All participants receive induction treatment with ixazomib, lenalidomide and dexamethasone and are randomised on a 1:1 basis at trial entry to either frailty score-adjusted treatment vs.standard up-front treatment followed by toxicity dependen dose modifications during therapy. Following 12 cycles of induction treatment participants alive and progression-free undergo a second randomisation.
In the second phase of the trial, patients will be tested to assess whether lenalidomide and ixazomib is effective as a maintenance treatment. Patients will either receive lenalidomide and ixazomib, or lenalidomide and placebo (something that has a similar taste and appearance to ixazomib but has no effect on the person) to test this. Participants and their treating physicians will be blinded to maintenance allocation.
Principal Investigator: Dr Alastair Whiteway
Planned End Date: 01/07/2025
Local Ref: 4420
Follicular lymphoma (FL) is a slowly growing cancer of the lymph glands. It often responds well to treatment but has a tendency to come back again (relapse) and therefore needs to be treated more than once.
Initial treatment is usually with a 6-month course chemotherapy combined with an antibody drug called rituximab (R+chemo). Most patients who respond to R+chemo are offered further (maintenance) therapy with rituximab alone over a period of 2 years with the aim of delaying relapse. However, there is growing controversy about the routine use of rituximab maintenance after initial R+chemo for the following reasons: (1) It does not prolong survival; (2) It is associated with an increased risk of infection (responsible for 7-8% of all deaths in FL); (3) It prolongs remissions only in the minority of patients whose disease was destined to relapse within 2-3 years. A one-size-fits-all approach to rituximab maintenance is therefore not ideal as many patients will experience complications without deriving any benefit.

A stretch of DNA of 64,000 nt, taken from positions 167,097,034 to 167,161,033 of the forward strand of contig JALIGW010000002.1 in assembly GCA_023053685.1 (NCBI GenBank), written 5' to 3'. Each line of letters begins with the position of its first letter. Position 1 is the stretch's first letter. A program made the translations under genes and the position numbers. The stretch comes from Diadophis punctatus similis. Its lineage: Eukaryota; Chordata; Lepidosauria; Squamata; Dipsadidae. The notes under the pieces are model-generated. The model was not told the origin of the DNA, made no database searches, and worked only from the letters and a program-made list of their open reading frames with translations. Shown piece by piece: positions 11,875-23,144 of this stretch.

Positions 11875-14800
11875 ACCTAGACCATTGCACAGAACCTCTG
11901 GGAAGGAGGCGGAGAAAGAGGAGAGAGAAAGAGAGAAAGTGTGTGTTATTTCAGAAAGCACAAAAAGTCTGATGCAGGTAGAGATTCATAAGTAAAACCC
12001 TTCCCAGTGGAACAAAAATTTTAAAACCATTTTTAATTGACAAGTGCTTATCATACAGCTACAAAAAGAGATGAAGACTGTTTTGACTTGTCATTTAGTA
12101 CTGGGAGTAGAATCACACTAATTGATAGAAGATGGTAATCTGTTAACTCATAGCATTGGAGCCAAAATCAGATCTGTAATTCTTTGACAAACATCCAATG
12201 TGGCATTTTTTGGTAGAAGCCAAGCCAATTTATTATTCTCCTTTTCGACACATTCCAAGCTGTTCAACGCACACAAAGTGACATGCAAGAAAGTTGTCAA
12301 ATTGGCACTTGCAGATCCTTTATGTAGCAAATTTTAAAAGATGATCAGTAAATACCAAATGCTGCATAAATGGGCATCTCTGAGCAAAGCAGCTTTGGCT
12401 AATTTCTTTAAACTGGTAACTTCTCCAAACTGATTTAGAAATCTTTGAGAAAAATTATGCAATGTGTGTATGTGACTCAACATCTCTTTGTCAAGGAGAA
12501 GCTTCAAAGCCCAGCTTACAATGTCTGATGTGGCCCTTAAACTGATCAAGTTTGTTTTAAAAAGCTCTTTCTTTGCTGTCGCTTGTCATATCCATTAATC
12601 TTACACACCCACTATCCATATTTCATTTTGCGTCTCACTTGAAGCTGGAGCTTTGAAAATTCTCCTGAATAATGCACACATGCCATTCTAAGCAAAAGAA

The PETReA trial will use a new scanning technique called Positron Emission Tomography (PET) to identify which patients are more or less likely to benefit from rituximab maintenance after initial R+chemo treatment.
We know that patients whose PET scans return to normal have a low-risk of early relapse, and the trial will therefore investigate if rituximab maintenance can be omitted in this group. In contrast, patients whose PET scans remain abnormal have a high risk of early relapse. The trial will investigate whether this group will benefit from the addition of a drug called lenalidomide to rituximab maintenance.
PETReA, which is funded by Cancer Research UK, aims to recruit more than 800 patients from across the UK over a period of 4.5 years and is potentially available for any patient with FL who requires initial R+chemo treatment.
Principal Investigator: TBC
Planned End Date: TBC
Local Ref: TBC